I don’t generally do many reviews, because I feel like that isn’t my beat (whatever beat a perhaps-monthly niche blogger can have), but at heart, cultural critique is what I love, and I think we can find so much truth by analyzing the art that we make and consume.
Which is a fancy way of saying “I can’t stop thinking about A Star is Born so here we go.”
I’m not going to spoil the ending, but will talk about the general arc, so if that’s not your jam, here’s your warning.
[content: rape culture, descriptions of sexualized violence]
I remember being sexualized when I was 9. Seemingly harmless, for the uninitiated observer. But it was my first realization that my body wasn’t my own. That grown men laid claim to it. I remember my first kiss–a boy I barely knew but knew enough to know I didn’t like. I remember the second: A next door neighbour. A friend who would go on to grab my tits as I stood talking to my brother, both of us rendered speechless and frozen. A friend who would go on to, in the eloquent words of a powerful monster, “grab [me] by the pussy.” In public. In front of 40 classmates. If anyone cared, no one said a word.
When marginalized people say [insert privileged group] do/don’t do x, they aren’t saying “every single member of that privileged group.” They are saying, as a political bloc, that (for example) straight white men don’t care about women’s rights or queer rights or people of colour, etc.. Not that you, [specific person], don’t. And we know that, again as a bloc, straight white men don’t care about women’s rights or queer rights, etc. because we know how straight white men en masse vote. And how much power they wield. And how they wield it. Continue reading “Why #notall_____ is a Derailing Tactic”→
[content: sexual assault, #metoo, Harvey Weinstein, etc]
For most of my adult life I worked in the anti-violence movement, doing support work and consent education. And much of my work, both one-on-one with clients and in workshops and lectures of 10-200 (mostly) young people, involved undoing toxic messages learnt from the media and terrible Hollywood movies that normalize and reinforce rape culture.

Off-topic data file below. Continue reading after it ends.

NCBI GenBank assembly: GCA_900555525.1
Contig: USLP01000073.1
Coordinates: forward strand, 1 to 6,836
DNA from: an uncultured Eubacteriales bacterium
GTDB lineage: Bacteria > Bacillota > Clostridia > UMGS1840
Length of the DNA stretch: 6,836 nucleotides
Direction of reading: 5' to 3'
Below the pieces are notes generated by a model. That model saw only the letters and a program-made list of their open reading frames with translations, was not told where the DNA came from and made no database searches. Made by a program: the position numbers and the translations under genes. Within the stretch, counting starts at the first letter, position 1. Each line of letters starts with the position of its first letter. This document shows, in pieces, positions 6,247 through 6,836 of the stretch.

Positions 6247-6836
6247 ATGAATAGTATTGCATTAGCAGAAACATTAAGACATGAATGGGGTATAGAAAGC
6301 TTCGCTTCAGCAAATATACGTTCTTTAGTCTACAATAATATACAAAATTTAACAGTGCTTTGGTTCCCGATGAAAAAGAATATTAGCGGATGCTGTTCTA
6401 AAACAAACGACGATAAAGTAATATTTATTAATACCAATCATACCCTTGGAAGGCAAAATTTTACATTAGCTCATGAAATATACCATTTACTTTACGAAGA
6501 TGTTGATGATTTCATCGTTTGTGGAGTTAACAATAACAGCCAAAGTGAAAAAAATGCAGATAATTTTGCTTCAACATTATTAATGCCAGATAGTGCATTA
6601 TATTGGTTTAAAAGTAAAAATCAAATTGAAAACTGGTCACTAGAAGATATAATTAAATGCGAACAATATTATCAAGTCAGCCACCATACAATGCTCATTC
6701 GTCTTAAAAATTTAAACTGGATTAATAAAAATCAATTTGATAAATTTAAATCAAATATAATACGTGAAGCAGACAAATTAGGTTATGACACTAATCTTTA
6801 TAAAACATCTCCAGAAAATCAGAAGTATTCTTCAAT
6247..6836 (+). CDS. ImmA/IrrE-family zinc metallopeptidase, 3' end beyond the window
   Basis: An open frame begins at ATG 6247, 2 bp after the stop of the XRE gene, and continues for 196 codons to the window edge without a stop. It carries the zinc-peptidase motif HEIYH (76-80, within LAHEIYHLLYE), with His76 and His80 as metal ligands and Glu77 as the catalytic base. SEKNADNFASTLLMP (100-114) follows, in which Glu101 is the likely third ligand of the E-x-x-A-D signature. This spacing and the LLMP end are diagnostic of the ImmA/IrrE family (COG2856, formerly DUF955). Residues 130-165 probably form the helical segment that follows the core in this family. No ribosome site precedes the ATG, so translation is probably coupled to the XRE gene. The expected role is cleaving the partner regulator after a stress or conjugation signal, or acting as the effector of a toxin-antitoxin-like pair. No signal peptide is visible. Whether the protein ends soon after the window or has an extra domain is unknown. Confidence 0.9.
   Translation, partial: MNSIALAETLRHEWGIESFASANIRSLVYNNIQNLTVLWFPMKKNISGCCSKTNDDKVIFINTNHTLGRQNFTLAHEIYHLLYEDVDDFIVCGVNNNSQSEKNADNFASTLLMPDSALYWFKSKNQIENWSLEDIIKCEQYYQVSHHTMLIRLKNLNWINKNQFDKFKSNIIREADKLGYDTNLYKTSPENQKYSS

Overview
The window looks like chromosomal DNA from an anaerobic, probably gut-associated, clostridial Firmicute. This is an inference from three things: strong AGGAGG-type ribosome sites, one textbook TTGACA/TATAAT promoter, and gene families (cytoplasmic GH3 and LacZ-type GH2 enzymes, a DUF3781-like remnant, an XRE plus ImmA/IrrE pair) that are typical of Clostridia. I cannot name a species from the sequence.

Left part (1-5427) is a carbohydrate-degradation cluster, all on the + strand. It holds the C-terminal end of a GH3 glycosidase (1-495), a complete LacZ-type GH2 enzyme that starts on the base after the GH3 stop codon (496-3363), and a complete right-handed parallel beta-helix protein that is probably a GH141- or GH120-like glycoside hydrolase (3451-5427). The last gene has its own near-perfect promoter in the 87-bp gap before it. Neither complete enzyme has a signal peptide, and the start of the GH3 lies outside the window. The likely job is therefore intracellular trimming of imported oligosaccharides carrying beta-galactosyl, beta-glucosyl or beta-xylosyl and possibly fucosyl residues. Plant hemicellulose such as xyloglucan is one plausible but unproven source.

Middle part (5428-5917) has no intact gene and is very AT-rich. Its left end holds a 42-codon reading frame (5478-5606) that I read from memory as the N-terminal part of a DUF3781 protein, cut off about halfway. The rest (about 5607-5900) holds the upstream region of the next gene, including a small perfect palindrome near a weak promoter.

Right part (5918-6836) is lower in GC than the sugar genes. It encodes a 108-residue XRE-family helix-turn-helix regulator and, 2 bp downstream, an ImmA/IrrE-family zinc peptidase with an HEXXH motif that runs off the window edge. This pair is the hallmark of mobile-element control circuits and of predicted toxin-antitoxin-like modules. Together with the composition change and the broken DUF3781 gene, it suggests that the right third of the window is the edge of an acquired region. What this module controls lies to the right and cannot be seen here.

From rape being used as a plot point (how else will we know that this literal dictator is the bad guy?!) or for titillation to the ubiquitous romantic comedy and action movie trope of the woman saying no in a thousand different ways and the man pushing through physically only to have her melt into his arms because that was what she really wanted, she just needed to be told that her desires and boundaries mean nothing, we are inundated from an early age with self-serving myths about consent, sexual assault, and rape culture more broadly.
There are few things on the internet that I find more tiresome than privileged people “taking down” a movement for marginalized people because they haven’t been given enough deference.
We see it all the time. Black Lives Matter is bad because it doesn’t cater to white people’s fragility. Feminism is bad because it doesn’t centre men and give them cookies for being non-awful human beings. Queer liberation movements are mean because they don’t praise straight people for not being homophobes. And on and on ad infinitum. If these movements would just be nicer they would have allies galore!
Although I keep my own Facebook page pretty locked down for the sake of my mental health, I often respond on friends’ posts when someone is being oppressive or just generally shitty. Through doing this I’ve catalogued some of the myriad ways people try to derail conversations where they are clearly in the wrong, obfuscate who has said what to draw silent observers to their side, and shift the blame so that they can’t be taken to task for the shitty thing they’ve said so they bear no responsibility for their harmful actions.
Nearly all of them are based on one of two principles: 1) Make someone feel like they’re overreacting or 2) Make them question their own perception of reality.
You may have heard of the Five Love Languages before. And you may have initially felt some twinge of recognition and then had that followed up with a gut feeling (or gut screaming) that it wasn’t developed for someone like you. It could be the overt heteronormativity and sexist questions, or the Christian underpinnings. Seems like such a shame, since there is some goodness there.
The topic came up today in a group chat of amazing women I’m lucky enough to be a part of and a couple of us remarked that it really needed to be reworked to reflect more people’s experiences. One additional love language struck me and was met with the online equivalent of knowing nods so I thought maybe there was something to this. My friend C suggested I crowdsource other additional love languages which was an excellent suggestion.
One of the things that I think is sorely missing from Chapman’s understanding/definitions of love languages is an understanding of power, trauma, and emotional labour. Full disclosure: I have read his website, I haven’t read his books and so my analysis is of the Love Languages as I understand them and would like to suggest they be reworked rather than a deep dive of Chapman’s work. Continue reading “The Five Love Languages Expanded”→
Hi there! Congratulations! You’ve recently announced to the world that you’re a feminist. Maybe it was by wearing a supes cute shirt, responding to a question about the pay gap in Hollywood, or simply a smart new marketing direction you’re going in.